Comedian and ophthalmologist Will Flanary, MD, better known as Dr. Glaucomflecken, drew hundreds of attendees to the annual donor appreciation luncheon of the Political Action Committee of the American Association of Orthopaedic Surgeons to talk about the power of advocacy and medical satire to not only entertain but also bring attention to key public policy issues.


Published 2/13/2024
Kristen Coultas

Dr. Glaucomflecken Inspires Advocacy through Comedy at OrthoPAC Luncheon

On Tuesday afternoon, hundreds of people flooded the annual donor appreciation luncheon of the Political Action Committee of the American Association of Orthopaedic Surgeons (OrthoPAC) to laugh and learn from Will Flanary, MD--better known by his 4 million followers on social media as “Dr. Glaucomflecken.” In addition to the keynote speaker, the event was special because of the OrthoPAC’s 25th anniversary celebration, the rollout of its new logo and tagline, “Unity in Orthopaedics,” highlighted by OrthoPAC Executive Committee Chair Wayne Johnson, MD, FAAOS.

Dr. Glaucomflecken shared his personal story of going from comedian to ophthalmologist to patient and accidental healthcare advocate. He began his speech, titled “Wife and Death (and Advocacy),” with some lighthearted jokes poking fun of the orthopaedic profession. “I’m onto you,” he said, after rattling off some of the titles of on-site presentations at the meeting. “Sounds complicated for someone who has to admit all of their patients to ‘medicine.’”

Dr. Glaucomflecken said he believes orthopaedic surgeons are some of the smartest people in the field. He recalled choosing to go into ophthalmology because he liked surgery, eyeballs, “and to sit down.”

During his third year of medical school, he suddenly found himself in the shoes of his patients. He was diagnosed with cancer, and although he was able to recover physically after surgery, emotionally it was a big deal. He said it felt lonely to experience the healthcare system at such a young age, so he dealt with it the only way he knew how: comedy. He was again a patient two more times over the next few years, once during his residency at the University of Iowa when the cancer was found again, and in 2020 during the heat of COVID-19 when he went into cardiac arrest. His wife, Kristin (better known as Lady Glaucomflecken), called 911 and performed 10 minutes of CPR until paramedics arrived. “Never have I ever been so happy to have structural damage to my house,” he said, before assuring the audience, “You can laugh. It’s okay, I’m alright now.”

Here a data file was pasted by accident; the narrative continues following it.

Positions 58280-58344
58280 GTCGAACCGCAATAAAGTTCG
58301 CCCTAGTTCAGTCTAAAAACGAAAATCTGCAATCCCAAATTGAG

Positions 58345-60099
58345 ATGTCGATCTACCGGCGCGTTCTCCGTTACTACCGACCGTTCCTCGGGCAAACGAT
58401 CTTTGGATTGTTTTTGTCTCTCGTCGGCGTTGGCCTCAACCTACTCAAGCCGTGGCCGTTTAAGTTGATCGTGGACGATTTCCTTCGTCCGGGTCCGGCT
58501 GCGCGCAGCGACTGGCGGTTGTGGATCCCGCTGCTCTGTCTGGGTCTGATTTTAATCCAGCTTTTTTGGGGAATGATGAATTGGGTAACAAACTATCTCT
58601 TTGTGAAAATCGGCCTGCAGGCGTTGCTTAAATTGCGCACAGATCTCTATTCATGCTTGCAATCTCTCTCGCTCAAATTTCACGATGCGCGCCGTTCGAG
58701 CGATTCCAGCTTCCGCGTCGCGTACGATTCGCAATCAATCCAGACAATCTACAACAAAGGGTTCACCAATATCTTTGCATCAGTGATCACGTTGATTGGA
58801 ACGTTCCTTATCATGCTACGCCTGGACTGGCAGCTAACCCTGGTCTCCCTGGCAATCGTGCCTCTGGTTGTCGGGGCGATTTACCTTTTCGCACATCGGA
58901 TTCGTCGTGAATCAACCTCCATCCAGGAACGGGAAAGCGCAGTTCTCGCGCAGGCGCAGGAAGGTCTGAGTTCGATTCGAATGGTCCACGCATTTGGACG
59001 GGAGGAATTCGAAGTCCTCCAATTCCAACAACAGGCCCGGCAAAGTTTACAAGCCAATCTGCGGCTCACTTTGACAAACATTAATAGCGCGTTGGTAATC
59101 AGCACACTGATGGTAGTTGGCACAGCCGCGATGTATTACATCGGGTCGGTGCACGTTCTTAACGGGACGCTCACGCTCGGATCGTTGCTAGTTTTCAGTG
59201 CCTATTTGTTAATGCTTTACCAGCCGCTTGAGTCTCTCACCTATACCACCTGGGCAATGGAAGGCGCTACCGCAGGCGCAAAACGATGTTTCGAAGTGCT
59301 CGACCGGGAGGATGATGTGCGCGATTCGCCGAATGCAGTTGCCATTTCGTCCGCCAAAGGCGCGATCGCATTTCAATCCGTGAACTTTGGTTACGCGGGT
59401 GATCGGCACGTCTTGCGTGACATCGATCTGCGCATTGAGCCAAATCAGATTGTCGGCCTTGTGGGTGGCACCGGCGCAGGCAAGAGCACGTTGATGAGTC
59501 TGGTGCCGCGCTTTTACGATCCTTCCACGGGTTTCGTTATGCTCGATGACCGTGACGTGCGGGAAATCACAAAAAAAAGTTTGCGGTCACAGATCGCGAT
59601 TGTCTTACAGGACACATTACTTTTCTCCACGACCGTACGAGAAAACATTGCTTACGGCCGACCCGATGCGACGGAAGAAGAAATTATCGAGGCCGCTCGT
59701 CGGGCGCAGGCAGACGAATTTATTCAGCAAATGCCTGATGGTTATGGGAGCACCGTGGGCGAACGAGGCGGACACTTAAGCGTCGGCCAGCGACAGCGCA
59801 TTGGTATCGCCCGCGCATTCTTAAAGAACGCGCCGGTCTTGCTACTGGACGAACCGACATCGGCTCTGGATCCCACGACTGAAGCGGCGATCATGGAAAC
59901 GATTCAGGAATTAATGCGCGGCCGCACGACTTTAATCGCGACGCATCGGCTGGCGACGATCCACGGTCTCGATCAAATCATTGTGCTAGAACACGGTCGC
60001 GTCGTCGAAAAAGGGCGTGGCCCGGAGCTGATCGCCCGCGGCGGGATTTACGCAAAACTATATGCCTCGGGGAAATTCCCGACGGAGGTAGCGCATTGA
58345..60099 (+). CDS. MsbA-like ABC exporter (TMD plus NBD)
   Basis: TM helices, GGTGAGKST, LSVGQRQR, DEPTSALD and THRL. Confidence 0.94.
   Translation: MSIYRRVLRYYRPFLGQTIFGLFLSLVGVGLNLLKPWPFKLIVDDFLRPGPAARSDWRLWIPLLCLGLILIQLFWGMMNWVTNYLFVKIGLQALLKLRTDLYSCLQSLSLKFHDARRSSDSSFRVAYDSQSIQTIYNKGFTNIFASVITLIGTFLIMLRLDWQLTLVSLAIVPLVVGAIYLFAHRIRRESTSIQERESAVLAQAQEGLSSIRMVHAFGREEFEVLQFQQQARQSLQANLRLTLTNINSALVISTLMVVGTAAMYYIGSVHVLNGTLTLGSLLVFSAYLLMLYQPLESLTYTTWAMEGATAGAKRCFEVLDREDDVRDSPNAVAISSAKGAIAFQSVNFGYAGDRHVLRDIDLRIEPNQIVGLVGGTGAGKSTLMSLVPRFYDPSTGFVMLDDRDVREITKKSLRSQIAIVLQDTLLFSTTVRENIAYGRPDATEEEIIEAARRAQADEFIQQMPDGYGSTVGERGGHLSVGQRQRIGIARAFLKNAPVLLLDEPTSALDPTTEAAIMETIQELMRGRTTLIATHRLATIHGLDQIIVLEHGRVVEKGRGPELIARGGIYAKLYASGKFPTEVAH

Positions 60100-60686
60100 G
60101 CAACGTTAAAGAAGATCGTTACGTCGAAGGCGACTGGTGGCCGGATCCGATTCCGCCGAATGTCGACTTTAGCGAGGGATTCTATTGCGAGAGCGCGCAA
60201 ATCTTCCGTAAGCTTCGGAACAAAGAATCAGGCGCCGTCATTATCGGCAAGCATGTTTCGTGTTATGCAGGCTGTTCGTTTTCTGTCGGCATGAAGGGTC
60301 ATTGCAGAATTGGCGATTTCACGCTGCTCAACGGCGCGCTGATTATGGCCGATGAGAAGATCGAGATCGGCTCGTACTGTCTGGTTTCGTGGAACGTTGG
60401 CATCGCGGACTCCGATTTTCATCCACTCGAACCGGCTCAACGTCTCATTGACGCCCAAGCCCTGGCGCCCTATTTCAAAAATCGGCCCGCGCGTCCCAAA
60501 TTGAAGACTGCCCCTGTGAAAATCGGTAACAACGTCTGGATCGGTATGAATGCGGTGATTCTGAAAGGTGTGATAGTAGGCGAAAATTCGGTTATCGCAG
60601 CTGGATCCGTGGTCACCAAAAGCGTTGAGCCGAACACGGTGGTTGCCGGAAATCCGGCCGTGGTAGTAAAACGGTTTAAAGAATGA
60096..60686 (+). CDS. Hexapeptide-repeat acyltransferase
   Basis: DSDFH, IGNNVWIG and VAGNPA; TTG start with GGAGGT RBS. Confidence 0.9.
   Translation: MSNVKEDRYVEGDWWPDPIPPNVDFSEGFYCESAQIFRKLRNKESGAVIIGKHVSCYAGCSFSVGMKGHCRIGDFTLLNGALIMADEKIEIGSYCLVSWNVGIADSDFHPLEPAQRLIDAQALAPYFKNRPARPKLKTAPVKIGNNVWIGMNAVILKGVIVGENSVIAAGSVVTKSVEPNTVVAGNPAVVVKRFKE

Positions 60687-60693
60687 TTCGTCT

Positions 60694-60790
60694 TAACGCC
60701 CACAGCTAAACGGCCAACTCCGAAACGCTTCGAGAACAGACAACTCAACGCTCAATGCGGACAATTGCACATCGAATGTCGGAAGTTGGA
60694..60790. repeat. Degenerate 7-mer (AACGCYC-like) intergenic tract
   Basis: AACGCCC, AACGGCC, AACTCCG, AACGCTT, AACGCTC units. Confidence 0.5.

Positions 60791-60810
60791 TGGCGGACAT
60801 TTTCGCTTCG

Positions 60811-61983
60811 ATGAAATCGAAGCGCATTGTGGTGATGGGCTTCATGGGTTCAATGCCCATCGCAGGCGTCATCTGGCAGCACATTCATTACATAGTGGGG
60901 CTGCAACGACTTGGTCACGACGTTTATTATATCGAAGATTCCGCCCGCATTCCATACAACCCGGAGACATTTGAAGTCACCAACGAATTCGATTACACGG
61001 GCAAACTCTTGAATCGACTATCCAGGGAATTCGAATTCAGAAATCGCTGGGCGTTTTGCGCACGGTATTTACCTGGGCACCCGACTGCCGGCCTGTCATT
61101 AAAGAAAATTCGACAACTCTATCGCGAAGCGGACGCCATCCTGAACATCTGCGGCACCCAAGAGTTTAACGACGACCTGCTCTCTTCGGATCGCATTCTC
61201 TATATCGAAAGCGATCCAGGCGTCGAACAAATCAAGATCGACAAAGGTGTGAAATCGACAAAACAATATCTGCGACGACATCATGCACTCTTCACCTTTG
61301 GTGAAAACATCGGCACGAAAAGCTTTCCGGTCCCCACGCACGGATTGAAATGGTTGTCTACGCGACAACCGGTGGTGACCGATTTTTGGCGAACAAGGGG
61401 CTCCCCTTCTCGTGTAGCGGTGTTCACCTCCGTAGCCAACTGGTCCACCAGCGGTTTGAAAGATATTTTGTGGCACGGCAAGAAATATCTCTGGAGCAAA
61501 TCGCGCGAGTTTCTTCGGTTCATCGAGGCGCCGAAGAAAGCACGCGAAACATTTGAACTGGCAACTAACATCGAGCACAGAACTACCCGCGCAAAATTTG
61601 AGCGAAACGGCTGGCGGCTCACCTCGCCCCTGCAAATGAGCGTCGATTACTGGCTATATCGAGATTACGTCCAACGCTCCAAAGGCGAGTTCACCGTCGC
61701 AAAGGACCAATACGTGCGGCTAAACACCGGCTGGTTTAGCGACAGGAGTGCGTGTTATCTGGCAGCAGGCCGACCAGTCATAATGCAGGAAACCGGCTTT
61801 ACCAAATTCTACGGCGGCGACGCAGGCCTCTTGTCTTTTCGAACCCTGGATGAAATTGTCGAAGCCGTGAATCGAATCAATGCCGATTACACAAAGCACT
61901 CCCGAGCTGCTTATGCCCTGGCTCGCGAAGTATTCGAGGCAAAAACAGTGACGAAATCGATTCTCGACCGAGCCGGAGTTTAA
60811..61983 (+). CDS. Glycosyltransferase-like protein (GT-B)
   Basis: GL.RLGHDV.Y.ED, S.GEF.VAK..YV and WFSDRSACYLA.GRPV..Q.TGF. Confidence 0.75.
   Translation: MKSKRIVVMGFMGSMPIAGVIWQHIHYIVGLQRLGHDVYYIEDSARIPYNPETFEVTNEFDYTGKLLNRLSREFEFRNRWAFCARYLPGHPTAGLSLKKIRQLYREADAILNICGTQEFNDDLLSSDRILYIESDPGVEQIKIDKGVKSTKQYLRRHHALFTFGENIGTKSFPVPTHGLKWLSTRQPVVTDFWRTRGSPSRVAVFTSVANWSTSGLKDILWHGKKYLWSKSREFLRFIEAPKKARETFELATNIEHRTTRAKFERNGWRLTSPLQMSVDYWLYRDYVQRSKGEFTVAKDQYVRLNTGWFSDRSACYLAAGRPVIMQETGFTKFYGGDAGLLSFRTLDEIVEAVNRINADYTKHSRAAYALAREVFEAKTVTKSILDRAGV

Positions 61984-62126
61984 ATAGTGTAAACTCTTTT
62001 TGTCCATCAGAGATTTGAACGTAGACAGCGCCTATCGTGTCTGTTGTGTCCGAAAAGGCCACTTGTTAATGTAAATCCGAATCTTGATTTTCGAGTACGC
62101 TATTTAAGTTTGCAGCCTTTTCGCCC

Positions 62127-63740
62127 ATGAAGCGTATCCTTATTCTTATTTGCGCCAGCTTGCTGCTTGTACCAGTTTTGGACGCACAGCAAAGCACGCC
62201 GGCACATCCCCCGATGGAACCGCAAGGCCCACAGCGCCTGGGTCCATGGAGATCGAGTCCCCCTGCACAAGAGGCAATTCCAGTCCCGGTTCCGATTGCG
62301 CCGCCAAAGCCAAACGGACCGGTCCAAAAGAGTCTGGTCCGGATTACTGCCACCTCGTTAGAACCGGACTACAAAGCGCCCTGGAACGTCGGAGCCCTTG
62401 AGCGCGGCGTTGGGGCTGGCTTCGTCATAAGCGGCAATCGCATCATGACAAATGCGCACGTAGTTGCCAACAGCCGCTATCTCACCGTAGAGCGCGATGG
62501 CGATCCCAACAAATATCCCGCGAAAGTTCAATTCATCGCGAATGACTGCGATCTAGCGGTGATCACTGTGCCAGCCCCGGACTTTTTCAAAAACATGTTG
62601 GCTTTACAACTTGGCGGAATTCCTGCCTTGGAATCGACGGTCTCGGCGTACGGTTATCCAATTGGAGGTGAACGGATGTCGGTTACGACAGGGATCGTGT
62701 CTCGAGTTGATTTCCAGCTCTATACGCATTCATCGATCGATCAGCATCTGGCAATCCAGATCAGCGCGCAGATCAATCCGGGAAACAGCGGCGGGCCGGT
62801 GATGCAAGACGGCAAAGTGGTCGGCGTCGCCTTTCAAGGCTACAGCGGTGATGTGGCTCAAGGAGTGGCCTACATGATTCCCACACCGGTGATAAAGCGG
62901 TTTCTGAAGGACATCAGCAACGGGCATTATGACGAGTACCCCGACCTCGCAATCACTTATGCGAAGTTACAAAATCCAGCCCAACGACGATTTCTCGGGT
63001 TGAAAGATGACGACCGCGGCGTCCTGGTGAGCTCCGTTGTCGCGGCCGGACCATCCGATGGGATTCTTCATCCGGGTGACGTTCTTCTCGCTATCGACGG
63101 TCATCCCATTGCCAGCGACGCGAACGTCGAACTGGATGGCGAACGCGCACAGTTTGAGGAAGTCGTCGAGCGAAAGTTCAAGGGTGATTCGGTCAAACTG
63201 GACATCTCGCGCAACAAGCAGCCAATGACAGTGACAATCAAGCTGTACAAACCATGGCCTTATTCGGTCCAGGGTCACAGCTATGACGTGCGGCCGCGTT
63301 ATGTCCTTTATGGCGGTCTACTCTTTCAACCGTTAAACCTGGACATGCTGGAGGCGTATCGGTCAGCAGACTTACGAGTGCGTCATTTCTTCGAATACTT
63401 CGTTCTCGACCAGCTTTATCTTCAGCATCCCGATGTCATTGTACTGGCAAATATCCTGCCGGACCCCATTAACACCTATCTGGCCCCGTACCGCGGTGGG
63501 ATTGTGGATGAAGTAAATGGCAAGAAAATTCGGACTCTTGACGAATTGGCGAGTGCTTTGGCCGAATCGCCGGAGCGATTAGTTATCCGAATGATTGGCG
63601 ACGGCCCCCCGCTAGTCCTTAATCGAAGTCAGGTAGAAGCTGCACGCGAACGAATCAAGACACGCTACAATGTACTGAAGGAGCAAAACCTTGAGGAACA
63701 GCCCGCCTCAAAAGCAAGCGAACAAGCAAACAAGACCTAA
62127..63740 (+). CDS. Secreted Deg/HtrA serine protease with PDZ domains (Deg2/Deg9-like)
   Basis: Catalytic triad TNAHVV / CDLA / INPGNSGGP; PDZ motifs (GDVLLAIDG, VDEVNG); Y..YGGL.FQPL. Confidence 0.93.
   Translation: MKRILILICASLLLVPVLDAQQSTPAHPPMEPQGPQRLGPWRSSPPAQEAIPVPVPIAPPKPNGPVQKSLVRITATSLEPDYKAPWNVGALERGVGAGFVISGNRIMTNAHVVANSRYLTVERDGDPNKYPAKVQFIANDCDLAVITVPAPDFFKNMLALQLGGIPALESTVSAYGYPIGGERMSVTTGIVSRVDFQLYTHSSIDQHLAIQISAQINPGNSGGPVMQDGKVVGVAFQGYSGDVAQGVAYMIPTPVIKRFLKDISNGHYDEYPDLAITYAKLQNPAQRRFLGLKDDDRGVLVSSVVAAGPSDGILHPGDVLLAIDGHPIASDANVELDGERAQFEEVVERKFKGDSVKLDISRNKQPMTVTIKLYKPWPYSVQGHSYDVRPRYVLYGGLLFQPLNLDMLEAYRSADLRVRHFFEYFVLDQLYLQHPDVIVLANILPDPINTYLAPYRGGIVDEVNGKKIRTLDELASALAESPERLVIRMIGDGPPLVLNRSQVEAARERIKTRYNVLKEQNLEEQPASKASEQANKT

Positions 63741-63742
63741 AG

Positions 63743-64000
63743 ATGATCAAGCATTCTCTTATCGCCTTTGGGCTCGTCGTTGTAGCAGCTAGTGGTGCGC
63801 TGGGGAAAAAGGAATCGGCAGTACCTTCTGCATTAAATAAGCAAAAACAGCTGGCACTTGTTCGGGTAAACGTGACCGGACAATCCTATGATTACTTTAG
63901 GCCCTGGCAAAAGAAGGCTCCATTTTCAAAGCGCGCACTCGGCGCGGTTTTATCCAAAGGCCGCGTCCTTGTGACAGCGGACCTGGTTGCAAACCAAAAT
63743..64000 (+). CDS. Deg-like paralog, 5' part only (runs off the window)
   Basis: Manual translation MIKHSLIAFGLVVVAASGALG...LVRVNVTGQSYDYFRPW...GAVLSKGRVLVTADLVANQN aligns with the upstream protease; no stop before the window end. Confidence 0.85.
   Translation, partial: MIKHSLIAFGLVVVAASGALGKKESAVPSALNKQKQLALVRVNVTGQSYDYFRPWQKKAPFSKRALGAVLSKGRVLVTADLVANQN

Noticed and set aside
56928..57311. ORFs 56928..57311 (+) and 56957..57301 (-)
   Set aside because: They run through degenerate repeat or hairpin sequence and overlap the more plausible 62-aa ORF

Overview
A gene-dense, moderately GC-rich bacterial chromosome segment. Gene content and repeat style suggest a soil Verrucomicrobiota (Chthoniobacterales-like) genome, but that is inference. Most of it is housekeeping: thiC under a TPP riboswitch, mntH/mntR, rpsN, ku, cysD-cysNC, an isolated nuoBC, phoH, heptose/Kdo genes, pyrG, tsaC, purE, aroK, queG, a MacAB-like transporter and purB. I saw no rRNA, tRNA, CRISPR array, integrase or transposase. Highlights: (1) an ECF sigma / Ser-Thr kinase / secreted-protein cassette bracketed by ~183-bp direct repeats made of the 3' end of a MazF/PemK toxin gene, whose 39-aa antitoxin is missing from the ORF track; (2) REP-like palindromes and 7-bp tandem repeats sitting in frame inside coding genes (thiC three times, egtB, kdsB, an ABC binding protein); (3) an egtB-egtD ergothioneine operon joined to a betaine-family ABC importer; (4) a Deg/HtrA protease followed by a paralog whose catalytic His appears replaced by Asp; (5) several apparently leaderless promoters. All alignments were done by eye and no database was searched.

Fortunately, he made a full recovery, but it was an experience that changed his perspective on life and his content on social media. One of his TikTok videos about the woes of prior authorization resulted in more than a million views and 30 thousand comments from people sharing their own patient experiences. “I opened the flood gates,” he said. “People wanted to vent about the U.S. healthcare system.” It was at that point when he realized the value of using social media for advocacy.

The remainder of his remarks during the luncheon centered around how physicians, as the face of healthcare, can use their knowledge of problems to lend their voice in policy discussions both in Congress and on social media. Last fall, he posted a series of videos under the theme “30 Days of U.S. Healthcare,” which used satire to break down complicated policy issues in a simplistic and straightforward way. One video about prior authorization delaying patient care caught the eye of a health insurance company that asked him to take it down. “Companies pay attention and care about social media. It’s the only thing they can’t control, and I think that really bothers them,” he said.

Dr. Glaucomflecken made the case that physician advocates do not have to have all of the answers to complex problems, and they do not have to be famous stand-up comedians either. They just have to educate patients and policymakers, because advocacy itself is power. He closed by thanking the OrthoPAC donors for listening and for “being a part of the chain of survival that saved my life and the lives of so many others every day.”

From hearing Dr. Glaucomflecken’s story, the OrthoPAC hopes that more AAOS members in the United States will understand the importance of engaging in healthcare policy advocacy and be inspired to become active advocates for advancing musculoskeletal care. Anyone interested in learning more about how to get started should visit Hear more from Dr. Glaucomflecken in an upcoming interview on the AAOS Advocacy Podcast and in a future article in AAOS Now.

Kristen Coultas is the director of advocacy and new media communications at AAOS.